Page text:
But any time either Charlotte or Larry was in Centerville, they remembered each other. They had grown up in the same neighborhood, only three blocks apart, and being at home brought up those old memories.
Larry said sometimes he would drive by the old house where Charlotte grew up to see if she was there. But she never was.
“I would do the same thing too sometimes,” Charlotte said. “I would go down State Street on purpose,” just to drive by the house where Larry grew up.
They saw each other three times. The first was on a Pancake Day in the early 1980s. Charlotte was holding her nephew and watching the parade when she looked to the side and saw Larry standing there. They ended up talking through the whole parade.
“You asked me, ‘Did you ever think of me?’” Larry said to Charlotte, reminiscing about that meeting. “And I said, ‘It took me 10 years not to think of you every day.’”
They ran into each other again at another Pancake Day seven or eight years later. And then, in 2000, they saw each other when the Bradley family went out to eat at the Green Circle.
Charlotte said she was nervous when she saw the name on the reservation and realized who it was.
“We both were still married then at the time, so we didn’t even really talk that much,” Larry said.
But when Larry found Charlotte on Classmates.com, neither was still married. They started dating that first day of 2007, and when Larry retired from the juvenile home in June 2008, he moved to Centerville. He proposed July 31, 2008.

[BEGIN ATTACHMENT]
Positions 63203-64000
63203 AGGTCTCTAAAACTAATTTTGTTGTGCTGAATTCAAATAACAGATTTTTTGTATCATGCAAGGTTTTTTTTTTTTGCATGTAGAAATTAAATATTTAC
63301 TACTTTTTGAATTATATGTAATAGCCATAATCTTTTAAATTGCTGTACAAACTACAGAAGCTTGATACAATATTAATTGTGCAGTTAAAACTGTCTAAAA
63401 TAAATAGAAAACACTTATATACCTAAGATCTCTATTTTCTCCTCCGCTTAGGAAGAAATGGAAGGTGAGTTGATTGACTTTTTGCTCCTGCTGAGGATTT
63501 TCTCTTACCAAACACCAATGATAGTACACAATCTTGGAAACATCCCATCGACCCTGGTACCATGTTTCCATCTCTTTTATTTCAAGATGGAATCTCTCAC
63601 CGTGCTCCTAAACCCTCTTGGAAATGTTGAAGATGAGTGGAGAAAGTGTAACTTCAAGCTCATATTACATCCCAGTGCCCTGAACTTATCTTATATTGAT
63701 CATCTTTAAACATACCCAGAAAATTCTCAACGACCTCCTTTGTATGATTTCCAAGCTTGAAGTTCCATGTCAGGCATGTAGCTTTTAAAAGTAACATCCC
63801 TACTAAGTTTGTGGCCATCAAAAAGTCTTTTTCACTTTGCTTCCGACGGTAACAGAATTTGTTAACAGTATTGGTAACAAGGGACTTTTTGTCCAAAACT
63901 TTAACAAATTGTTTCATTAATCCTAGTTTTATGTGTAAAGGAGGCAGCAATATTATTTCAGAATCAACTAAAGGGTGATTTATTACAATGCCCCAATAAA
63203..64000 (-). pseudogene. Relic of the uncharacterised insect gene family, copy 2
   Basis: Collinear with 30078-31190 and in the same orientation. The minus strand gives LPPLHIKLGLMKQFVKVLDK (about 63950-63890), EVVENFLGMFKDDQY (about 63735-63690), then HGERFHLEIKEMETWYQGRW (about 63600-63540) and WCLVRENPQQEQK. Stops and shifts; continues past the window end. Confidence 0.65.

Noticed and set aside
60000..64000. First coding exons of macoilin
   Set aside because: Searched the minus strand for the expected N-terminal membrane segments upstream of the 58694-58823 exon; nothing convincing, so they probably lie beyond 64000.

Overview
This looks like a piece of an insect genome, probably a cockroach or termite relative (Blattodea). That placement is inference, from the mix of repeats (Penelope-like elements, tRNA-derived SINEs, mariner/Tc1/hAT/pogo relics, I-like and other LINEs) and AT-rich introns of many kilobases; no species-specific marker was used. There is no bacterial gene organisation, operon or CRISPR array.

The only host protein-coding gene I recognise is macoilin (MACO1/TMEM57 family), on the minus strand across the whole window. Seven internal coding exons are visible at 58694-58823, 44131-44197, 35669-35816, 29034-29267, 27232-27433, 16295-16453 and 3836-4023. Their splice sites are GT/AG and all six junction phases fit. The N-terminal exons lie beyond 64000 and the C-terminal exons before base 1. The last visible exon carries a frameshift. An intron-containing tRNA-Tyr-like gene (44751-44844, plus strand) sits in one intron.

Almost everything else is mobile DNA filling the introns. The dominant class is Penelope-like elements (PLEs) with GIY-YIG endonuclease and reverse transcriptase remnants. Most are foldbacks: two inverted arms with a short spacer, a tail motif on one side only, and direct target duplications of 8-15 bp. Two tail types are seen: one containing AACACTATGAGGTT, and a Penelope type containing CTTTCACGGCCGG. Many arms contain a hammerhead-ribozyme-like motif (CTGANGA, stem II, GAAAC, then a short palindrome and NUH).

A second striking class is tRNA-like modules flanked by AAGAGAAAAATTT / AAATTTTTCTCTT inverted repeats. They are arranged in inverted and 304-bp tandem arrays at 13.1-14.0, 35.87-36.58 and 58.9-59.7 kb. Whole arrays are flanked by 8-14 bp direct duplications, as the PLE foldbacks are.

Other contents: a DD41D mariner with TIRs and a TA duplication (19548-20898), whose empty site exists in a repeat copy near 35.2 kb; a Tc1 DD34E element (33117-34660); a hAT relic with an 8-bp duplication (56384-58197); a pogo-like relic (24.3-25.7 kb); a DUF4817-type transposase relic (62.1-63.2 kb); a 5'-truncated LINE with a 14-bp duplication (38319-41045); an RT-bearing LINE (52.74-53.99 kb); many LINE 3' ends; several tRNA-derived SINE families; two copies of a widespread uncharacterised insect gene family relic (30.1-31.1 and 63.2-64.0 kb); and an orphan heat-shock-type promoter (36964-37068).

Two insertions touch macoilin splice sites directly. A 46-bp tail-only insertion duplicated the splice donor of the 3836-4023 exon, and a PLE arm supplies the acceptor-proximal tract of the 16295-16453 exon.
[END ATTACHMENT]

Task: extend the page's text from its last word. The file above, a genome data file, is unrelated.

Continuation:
The proposal did not quite go as planned. Charlotte had taken her father out farming. Usually, she said, he tired easily, but that day he was trying to fix a piece of machinery and kept at it for hours.
Meanwhile, Larry was sitting at home waiting to propose. He got angry. He got sleepy and took a nap. Finally, he went outside and gardened to calm himself down.
When Charlotte came home, she found a teddy bear holding a card that said, “Will you marry me?”
She ran outside and said yes.
The Bradleys were married Nov. 28, 2009, at the Beck Mansion. Charlotte had one word to sum up life since the wedding: “Wonderful.”
Today, the Bradleys live in a basement apartment beneath Leon, who is 97. It’s the very spot where Charlotte grew up, though not the same house, which burned in 1993.
About a month before the wedding, Larry was diagnosed with prostate cancer. But in March 2011, he had a surgery and has been declared cancer-free.
Larry said the biggest change in their relationship is the way they communicate.
“If I would get mad at her or something she had done, I wouldn’t communicate it. … I would get mad and walk away,” Larry said. “And now if something goes wrong I’ll definitely say something. We haven’t had that many things to really disagree about. It’s just learning to communicate how you feel and what’s important and what’s not important.”
They stay active, walking four miles a day and lifting weights. Larry has done RAGBRAI 15 times since he turned 50, and this past summer Charlotte went along for the first time.
“We’ve been very happy together,” Larry said. “We do everything we can together. … We talk all the time; we enjoy each other’s company.”
But they don’t quite do everything together. When they go to the junior high track to walk, they walk at their own paces.
“I can’t go slow,” Larry said.
“I walk as fast as I can — I don’t just mosey around,” Charlotte replied to her much taller husband.
Larry and Charlotte don’t have a single picture of their time together in high school.
“We’ve looked and looked and looked,” Larry said.
But Charlotte does have the cameo ring he gave her. She wears it on her right hand and wears a wedding set with three diamonds from her late mother’s ring on her left.
Larry said he was really surprised to find out Charlotte kept the cameo ring all those years. But by now it should be obvious why:
“We never forgot each other,” Charlotte said. “I always thought about him.”